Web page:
Guitar Performance Anxiety

Hi Steve,

I am an amateur classical guitarist that can’t perform in public. My hands and arms get so tense that I can’t even play easy tunes. I’ve suffered with this for 30 years, and have avoided public performance because of it. Hours of intense practice has not helped.
I played a recital yesterday with disastrous results. I have another recital in about a month. Any special help would be greatly appreciated.

Thanks,

Dennis

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Dear Dennis:

Thanks for ordering my book.  I, too, was a classical guitar player for many years. Because of the highly technical nature of this style of playing, it is prone to the vagaries of performance anxiety, more so than other styles and acts: comedy for example, or the hum & strum school of guitar.

A few of my guitar playing customers are doctors. Some have suggested a class of heart drugs called beta-blockers. These may be useful to those whose physiological response to performance anxiety is not manageable with practice and mental preparation.  Perhaps you have heard of this therapy which is quite popular among the orchestral players.

I recommend that you buy Kenny Barron’s book, Effortless Mastery.  His approach to developing a relaxed playing style may be just what you are looking for.  But reading about performance is not the same as performing.

My experience is that it takes about six to twelve months of regularly public performance to effect a permanent change in your response to a crowd facing you and awaiting your brilliant act. What this means is that you must–for that time period–endure at least twice a week stage disappointment and unfulfilled expectations for your performance.  Preparation is required, but also execution. Get out there often in spite of the problems.  The Army calls this live fire drills.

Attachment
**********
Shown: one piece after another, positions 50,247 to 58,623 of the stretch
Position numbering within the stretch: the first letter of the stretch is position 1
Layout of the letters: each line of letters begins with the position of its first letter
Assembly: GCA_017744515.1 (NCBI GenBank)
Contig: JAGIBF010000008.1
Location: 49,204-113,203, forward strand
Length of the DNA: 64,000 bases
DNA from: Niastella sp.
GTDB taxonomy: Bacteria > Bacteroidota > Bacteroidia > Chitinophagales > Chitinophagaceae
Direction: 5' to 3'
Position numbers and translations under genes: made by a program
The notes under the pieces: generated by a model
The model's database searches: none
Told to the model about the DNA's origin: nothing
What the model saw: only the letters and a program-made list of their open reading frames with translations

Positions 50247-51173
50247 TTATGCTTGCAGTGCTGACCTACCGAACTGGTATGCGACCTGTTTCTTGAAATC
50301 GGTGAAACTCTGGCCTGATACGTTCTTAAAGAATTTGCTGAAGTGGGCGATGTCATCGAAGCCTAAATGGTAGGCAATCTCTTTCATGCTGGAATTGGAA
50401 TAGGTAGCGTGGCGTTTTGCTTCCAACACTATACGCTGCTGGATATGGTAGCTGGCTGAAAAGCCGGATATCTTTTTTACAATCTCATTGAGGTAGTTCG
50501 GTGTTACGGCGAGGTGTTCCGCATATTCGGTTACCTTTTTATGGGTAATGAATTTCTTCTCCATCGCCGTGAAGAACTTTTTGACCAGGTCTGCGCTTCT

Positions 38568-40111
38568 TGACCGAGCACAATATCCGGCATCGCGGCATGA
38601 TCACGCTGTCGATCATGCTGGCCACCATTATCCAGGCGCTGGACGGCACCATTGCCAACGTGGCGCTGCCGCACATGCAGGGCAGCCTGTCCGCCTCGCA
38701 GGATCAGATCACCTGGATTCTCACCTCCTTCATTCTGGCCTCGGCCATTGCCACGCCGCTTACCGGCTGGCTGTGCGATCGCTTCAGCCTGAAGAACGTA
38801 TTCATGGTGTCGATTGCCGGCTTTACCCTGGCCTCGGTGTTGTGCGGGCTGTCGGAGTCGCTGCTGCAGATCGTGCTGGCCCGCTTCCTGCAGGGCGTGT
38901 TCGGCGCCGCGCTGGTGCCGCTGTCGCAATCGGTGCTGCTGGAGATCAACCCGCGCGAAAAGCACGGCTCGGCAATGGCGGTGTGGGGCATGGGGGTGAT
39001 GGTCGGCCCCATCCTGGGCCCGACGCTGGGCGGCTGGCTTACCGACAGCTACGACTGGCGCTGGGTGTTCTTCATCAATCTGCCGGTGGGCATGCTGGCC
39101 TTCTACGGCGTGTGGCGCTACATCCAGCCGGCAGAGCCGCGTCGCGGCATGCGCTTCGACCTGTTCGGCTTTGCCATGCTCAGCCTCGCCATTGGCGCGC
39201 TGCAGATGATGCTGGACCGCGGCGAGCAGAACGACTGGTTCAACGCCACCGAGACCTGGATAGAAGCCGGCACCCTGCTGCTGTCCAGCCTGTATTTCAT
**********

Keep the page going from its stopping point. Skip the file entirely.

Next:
Also, try to choose your guitar pieces with an eye to playing what is easy for you.  They may not sound easy to your audience. This was the revelation that allowed me to be happy with my guitar playing: Do what is easy for you. Occasionally add a piece that is a bit more challenging. But just a little. Your goal is to succeed within your capacity rather than over-reaching and being unhappy about your playing. As much as we want to reach the next level, we cannot force it or will ourselves there.  We work ourselves there bit by bit.  Be like Bob in the movie What About Bob… take baby steps.

Good Luck,

Steve Rapson

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Steve is the author of The Art of the Soloperformer: A Field Guide to Stage & Podium. www.soloperformer.com He has several solo guitar CD’s in release.